"Don't destroy the Democratic Party to satisfy the secretary's ambitions to become president of the United States," Sanders campaign manager Jeff Weaver told CNN.
 
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"We want to have a party at the end of this that we can unify," he added.
 
After Sanders's win in the Wisconsin primary Tuesday, the campaigns are shifting to New York's April 19 primary, where Clinton is looking to keep Sanders from gaining any more ground via the Empire State's 247 delegates.
 
Sanders's campaign has vowed to fight to the convention, while Clinton's team has pointed to delegate math showing the Vermont senator has a narrow path to surpass her.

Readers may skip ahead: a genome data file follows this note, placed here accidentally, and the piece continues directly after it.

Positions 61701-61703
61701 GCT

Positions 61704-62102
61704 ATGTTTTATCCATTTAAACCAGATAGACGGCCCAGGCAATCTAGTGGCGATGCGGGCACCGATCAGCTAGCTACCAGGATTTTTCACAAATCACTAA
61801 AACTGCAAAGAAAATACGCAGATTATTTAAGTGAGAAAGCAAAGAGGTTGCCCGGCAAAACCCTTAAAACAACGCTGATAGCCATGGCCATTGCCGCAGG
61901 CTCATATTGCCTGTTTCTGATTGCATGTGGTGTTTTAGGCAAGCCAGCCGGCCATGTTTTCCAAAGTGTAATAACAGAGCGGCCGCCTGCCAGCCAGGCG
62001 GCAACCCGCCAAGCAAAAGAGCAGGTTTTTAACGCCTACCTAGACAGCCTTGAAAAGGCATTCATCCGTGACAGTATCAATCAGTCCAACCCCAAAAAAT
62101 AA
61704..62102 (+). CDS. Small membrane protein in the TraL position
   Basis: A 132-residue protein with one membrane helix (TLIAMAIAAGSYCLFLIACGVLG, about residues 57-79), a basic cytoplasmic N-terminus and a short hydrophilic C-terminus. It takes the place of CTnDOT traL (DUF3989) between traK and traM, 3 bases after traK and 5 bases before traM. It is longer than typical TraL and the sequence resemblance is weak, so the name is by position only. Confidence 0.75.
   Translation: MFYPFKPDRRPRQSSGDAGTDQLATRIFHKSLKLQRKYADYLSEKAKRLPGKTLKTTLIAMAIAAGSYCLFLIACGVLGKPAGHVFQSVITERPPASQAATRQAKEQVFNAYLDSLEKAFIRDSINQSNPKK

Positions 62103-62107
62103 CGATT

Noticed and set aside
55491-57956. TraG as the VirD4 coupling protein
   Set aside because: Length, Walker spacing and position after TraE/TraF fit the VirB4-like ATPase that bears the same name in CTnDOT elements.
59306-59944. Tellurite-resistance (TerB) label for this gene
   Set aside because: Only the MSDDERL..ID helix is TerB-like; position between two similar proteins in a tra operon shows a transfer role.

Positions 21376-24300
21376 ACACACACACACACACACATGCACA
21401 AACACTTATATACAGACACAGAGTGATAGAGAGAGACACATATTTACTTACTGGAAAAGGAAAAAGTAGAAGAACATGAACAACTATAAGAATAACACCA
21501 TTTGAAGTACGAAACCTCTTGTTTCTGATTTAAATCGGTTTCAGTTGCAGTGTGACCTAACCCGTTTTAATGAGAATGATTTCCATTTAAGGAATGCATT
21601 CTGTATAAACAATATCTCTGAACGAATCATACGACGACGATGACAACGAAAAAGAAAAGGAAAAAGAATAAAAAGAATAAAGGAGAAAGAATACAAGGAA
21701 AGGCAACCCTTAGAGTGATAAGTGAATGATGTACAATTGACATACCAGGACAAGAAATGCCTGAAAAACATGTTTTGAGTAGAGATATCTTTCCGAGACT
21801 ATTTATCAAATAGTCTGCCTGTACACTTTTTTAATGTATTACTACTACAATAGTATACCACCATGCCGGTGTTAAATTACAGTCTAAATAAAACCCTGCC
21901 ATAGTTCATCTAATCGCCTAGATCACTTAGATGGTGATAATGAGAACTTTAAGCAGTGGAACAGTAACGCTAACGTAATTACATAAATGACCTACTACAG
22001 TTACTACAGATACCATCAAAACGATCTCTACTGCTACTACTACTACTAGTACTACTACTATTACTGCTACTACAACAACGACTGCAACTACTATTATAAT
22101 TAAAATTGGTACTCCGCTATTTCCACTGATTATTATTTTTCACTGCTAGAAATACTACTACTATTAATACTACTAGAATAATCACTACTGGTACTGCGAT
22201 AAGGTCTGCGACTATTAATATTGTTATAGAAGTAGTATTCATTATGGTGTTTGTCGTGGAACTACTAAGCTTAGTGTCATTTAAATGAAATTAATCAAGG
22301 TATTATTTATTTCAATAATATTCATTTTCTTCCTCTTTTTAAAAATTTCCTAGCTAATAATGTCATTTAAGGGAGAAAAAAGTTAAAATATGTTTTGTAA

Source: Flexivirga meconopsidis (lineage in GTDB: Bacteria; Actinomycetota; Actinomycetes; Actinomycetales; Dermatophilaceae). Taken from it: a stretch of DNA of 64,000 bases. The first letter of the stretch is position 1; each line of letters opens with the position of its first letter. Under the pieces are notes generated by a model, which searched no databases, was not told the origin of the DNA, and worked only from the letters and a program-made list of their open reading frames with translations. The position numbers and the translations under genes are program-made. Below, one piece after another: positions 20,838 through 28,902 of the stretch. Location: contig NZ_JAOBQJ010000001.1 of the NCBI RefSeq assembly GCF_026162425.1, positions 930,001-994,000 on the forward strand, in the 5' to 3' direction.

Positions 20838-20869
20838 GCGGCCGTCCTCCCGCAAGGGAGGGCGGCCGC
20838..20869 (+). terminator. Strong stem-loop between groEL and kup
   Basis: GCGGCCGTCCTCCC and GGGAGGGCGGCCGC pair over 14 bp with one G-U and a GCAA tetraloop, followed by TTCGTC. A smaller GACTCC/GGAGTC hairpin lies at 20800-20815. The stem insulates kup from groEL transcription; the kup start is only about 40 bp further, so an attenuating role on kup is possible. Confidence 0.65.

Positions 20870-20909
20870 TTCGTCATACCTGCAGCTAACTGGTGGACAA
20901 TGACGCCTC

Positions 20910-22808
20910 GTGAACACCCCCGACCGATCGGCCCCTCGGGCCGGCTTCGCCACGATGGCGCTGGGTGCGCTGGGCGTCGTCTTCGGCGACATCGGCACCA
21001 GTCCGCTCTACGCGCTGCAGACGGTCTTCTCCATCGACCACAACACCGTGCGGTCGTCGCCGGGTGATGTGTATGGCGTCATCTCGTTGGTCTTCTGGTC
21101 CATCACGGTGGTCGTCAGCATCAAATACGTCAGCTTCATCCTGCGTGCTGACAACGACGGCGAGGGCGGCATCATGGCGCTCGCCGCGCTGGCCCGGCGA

Weaver said Sanders and Clinton should generally engage in a "tough debate" on issues, but he added, "Let's not denigrate other's supporters and tear the party apart."
 
"The senator has tried to run an issue-oriented campaign; obviously the contrast has become sharper of late," he said on CNN. "We're fully prepared to engage in that environment if they want to."
 
On Tuesday night, as he was being declared the victor in Wisconsin, Sanders faced intense criticism on gun control from the daughter of a woman who died in the 2012 Newtown, Conn., school shooting.
 
"Shame on you," Erica Smegielski tweeted at Sanders, linking to an image of the front page of the New York Daily News ripping Sanders for his remarks regarding victims of gun violence having the ability to sue gun manufacturers.